We all expected to feel a little emotional when listening to Tha Carter V.
Lil Wayne is one of the last remaining legends in the music industry.
A lot of artists can say that they are changing the game, or want to change it at least. But there are not many who can say it and actually mean it. And there are even less that can say it and mean it to the extent that Weezy can.
So to listen to Tha Carter V with the knowledge that this is (allegedly) the last full length solo album that Wayne is ever going to put out evokes strong feelings, to say the least.
Add to those feelings the fact that the world has waited years upon years to hear the album in full – and Tha Carter V was never going to do anything less than land with a bang.
And that it did. If you were anywhere near a device with WiFi enabled this past week, chances are you’ve seen posts about Weezy’s new album. Good or bad, it seems everyone on the planet has something to say about Tha Carter V.
Though we were expecting emotions, nothing could have prepared us for this.
From the Intro, I Love You Dwayne, a recorded message from Lil Wayne’s very own mother, telling her son how proud she is of him and how much she loves him we are on an emotional rollercoaster.
Tha Carter V is truly a ride that Weezy takes the listener on. It is a testimony to how he came to be as big as he is today. Each track is thought through, down to the last second, making listening to the songs in the order they are intended almost like a trip through time (starting with that lighter click.)
Straight after the emotional intro we are hit with the powerful “Don’t Cry” wailed by the late controversial Xxxtenacion which, regardless of your opinion on him, makes for a haunting opener.
Added with darker lyrics from Wayne, such as “Staring into the clouds, Am I rising or they comin’ down? I see death around the corner” it is clear this album isn’t going to skirt around more serious issues and prove he is a rapper who can stand the test of time. These deep, personal lyrics open Wayne up on a new level, a huge step lyrically from “Say he so sweet, make you wanna lick the wrapper, so I let her lick the rapper.”
However, this does not at all mean that we a deprived of the classic bangers that we are used to.
Uproar for example, is 3 minutes 14 seconds of pure 2008 Weezy magic. Beginning with a crowd chanting his name, it is impossible not to get hyped along with them. The simple backing track of crowds roaring and effortless flow with classic lines such as “Hair trigger pulled back like a cornrow, extra clip in the stash like a console” are reminiscent of early Lil Wayne. And the rise of the Uproar challenge, proves the people still love it.
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These two 🤙🏾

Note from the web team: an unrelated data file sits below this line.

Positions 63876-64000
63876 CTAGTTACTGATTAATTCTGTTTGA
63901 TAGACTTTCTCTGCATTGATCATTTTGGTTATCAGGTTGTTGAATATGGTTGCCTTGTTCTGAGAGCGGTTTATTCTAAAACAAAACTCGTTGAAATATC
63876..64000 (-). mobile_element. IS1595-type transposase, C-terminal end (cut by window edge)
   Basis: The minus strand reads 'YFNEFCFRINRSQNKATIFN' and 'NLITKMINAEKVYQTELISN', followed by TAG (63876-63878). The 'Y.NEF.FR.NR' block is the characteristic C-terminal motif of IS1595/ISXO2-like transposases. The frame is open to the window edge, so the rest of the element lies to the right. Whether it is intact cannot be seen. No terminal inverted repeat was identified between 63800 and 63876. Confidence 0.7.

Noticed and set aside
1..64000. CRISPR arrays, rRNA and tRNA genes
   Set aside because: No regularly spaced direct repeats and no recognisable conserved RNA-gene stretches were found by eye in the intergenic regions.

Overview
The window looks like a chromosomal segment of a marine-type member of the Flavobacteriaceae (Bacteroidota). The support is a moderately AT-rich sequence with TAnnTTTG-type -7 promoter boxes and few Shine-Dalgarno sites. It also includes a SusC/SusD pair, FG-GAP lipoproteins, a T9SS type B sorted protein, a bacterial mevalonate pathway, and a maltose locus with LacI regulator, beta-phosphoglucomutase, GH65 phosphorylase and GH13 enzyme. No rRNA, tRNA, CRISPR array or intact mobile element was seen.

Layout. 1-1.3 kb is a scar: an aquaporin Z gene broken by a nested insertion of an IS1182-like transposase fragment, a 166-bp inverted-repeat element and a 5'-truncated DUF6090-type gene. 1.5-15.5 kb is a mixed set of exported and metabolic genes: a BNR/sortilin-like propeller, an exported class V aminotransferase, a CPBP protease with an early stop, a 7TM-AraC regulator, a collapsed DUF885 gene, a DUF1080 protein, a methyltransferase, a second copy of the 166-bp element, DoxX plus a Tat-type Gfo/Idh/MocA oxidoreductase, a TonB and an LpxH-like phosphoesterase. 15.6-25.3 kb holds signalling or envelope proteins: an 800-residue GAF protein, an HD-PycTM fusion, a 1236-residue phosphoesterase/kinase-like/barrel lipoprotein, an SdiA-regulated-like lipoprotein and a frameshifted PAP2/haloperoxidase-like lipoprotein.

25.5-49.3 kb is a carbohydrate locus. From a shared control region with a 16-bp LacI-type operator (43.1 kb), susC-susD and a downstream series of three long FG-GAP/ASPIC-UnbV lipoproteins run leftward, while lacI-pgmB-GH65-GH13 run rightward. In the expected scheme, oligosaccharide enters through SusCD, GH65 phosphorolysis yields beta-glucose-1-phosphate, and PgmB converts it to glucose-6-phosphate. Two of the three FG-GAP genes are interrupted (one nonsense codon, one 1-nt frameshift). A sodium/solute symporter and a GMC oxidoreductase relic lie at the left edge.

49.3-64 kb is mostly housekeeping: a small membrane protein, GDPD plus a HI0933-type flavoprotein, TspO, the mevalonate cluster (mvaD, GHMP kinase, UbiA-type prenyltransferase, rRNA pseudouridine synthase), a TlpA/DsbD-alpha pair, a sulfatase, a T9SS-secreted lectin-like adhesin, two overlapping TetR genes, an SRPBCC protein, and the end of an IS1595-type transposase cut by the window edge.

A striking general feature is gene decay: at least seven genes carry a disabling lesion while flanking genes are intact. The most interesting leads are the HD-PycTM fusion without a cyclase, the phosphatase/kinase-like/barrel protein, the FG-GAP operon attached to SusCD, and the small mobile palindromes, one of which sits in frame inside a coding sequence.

Another thing the album doesn’t lack are great features.
Nicki Minaj, for example, provides rare melodic vocals on the ethereal Dark Side Of The Moon, a song which seems to hint at the current state of not only the rap world, but the earth in general. The melancholic track offers an escape to whatever planet it is Weezy is from for four minutes at a time, and it is a welcomed change in pace on the album and in Lil Wayne’s discography.
By far the standout feature, and most anticipated one, is the Kendrick Lamar collaboration Mona Lisa.
The song, which tells a story of a woman playing a pawn in the robbery of several male victims, is in-depth and fast-paced enough to feel like a full length drama film. The flow and talent of the two rappers on the track give it an insane replay value, regardless of its length and relatively slow beat.
Even with the story coming to a conclusion within the track, I for one would be fine with another 30 chapters (think Trapped In The Closet, but darker.)
Wayne’s solo tracks are equally as phenomenal though. These are the tracks which show two different sides of the rapper. One doesn’t seem too far from who he used to portray himself as, bragging about his conquests with lines like “She gon’ suck the prototype then swallow all the proteges” in Open Safe.
The other one seems to have matured and shows a deeper side to the rapper, with thoughts like “I was talking to myself the other day, my homies call me cray, my momma tell me ‘Pray,’ she said I need a day,I said I need a bae, she said believe in faith, mom, they love me either way.” This insight into the mind of Lil Wayne, and snippet from troubling times in his personal life and relationships are rare but give context to how he has been since we last heard from him. This also helps bridge a relationship between him and his fanbase.
One thing to take away from this deeper, personal side is that it is equally as amazing to listen to as the earlier Wayne.
If this truly is the last full-length album we receive from Weezy, then he is leaving the music industry on an almighty high. And if he decides to return one day, then that day can’t come soon enough.
Do yourself a favour and listen to Tha Carter V here:
Featured Image Credit: Charlie Peacher